People are hungry to be listened to, heard and understood.

By Kent Mulkey

The other night my wife and I visited a new restaurant in town, hoping for a quiet evening of conversation and experiencing the vibe of the place others have talked so much about.  

What came next was a bit of a surprise – the server came to our table and proceeded to talk nonstop for at least three minutes (which seemed like three hours) about the comment card she would like us to complete, how to sign up for their promotional emails, locations of their other restaurants and why it is so important to give them a five-star rating.

Why should I care about any of that? I just wanted a Pellegrino water on ice, with a lime.

Your Prospects Don’t Care About Your Product

It may come as a surprise to senior living sales professionals, but your customers (prospects) don’t care about your product, company or services, like the menu, the cool activities or how many locations your company owns.  

People care about themselves – their needs, hopes, dreams, and quality of life.  People don’t drop by a senior community looking for a sales counselor to be friends with. They are looking for a way to solve their problem – should I stay in my house or move to a retirement community?

And people need a compelling reason to choose the latter. They need to know how what we offer will improve their life. Steve Jobs said that people don’t want to know about computers; they want to know about how computers will help them live better. “You’ve got to start with the customer experience and work back toward the technology – not the other way around,” Jobs said.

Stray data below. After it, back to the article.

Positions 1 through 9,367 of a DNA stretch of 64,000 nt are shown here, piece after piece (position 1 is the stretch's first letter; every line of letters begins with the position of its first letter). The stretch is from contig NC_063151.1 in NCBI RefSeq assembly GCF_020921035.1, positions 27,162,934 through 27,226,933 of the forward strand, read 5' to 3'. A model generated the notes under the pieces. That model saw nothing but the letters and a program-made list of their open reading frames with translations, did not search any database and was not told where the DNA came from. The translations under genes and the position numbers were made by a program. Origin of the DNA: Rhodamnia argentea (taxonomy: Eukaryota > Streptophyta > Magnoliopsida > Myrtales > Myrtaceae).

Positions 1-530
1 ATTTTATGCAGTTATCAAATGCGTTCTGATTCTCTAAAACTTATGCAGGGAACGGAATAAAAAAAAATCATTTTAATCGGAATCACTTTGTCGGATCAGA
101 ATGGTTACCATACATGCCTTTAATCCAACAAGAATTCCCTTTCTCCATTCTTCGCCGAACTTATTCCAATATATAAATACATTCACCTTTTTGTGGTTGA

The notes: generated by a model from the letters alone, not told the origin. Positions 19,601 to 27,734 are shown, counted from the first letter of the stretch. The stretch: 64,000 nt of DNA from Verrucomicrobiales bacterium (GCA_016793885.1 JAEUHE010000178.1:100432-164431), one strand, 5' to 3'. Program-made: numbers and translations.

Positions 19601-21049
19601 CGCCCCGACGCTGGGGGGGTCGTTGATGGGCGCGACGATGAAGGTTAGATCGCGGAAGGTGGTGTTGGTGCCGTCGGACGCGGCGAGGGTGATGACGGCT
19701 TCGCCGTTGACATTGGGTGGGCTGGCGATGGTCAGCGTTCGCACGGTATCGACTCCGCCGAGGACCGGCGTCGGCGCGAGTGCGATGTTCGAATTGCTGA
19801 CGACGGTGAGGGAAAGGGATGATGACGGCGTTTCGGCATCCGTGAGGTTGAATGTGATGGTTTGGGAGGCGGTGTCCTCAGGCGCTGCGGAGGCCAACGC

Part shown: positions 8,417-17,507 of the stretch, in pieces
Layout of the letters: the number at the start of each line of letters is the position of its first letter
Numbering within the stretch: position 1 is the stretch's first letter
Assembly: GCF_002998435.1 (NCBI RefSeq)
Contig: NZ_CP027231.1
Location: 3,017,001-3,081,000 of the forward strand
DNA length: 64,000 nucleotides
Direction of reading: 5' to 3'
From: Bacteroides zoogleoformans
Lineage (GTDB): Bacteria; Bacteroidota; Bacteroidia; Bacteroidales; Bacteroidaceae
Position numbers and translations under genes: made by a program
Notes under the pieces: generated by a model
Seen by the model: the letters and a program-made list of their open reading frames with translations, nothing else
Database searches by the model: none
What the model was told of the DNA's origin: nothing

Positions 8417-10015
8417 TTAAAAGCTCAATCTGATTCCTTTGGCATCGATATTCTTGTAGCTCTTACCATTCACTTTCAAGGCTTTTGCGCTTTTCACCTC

So if people are not enthralled with our “product”, the very thing we as sales counselors are most excited about, what is the experience that our prospects are looking for?

People Are Hungry to be Listened to, Heard and Understood

It’s quite simple but rarely easy. People are hungry to be listened to, heard and understood. For many of us, the thought of slowing down and really listening to someone is difficult. “I don’t have time for that,” we say. “I have apartments to rent and occupancy to build.”

There is much we cannot do for prospective residents, like convince them to move to a senior community. But there is one thing we can do if we want to.

Listen. Let them know their experience of being heard and understood is what matters most.